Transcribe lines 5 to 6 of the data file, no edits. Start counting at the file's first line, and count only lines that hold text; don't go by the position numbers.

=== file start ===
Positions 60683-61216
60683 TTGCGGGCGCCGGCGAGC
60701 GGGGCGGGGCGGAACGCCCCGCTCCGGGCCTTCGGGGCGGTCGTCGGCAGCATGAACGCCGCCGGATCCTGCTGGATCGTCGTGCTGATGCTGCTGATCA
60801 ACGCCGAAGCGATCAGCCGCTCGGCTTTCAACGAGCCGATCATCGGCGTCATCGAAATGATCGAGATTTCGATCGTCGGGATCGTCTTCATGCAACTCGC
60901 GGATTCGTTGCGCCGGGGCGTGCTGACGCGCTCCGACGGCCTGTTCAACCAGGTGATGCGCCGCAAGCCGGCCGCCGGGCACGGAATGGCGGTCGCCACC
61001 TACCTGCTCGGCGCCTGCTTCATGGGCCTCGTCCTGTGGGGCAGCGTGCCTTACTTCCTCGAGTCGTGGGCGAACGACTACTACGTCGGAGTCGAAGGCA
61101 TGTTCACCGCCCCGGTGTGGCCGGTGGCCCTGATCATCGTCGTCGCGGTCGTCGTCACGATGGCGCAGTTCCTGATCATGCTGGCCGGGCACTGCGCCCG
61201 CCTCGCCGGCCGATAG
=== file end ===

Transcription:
60901 GGATTCGTTGCGCCGGGGCGTGCTGACGCGCTCCGACGGCCTGTTCAACCAGGTGATGCGCCGCAAGCCGGCCGCCGGGCACGGAATGGCGGTCGCCACC
61001 TACCTGCTCGGCGCCTGCTTCATGGGCCTCGTCCTGTGGGGCAGCGTGCCTTACTTCCTCGAGTCGTGGGCGAACGACTACTACGTCGGAGTCGAAGGCA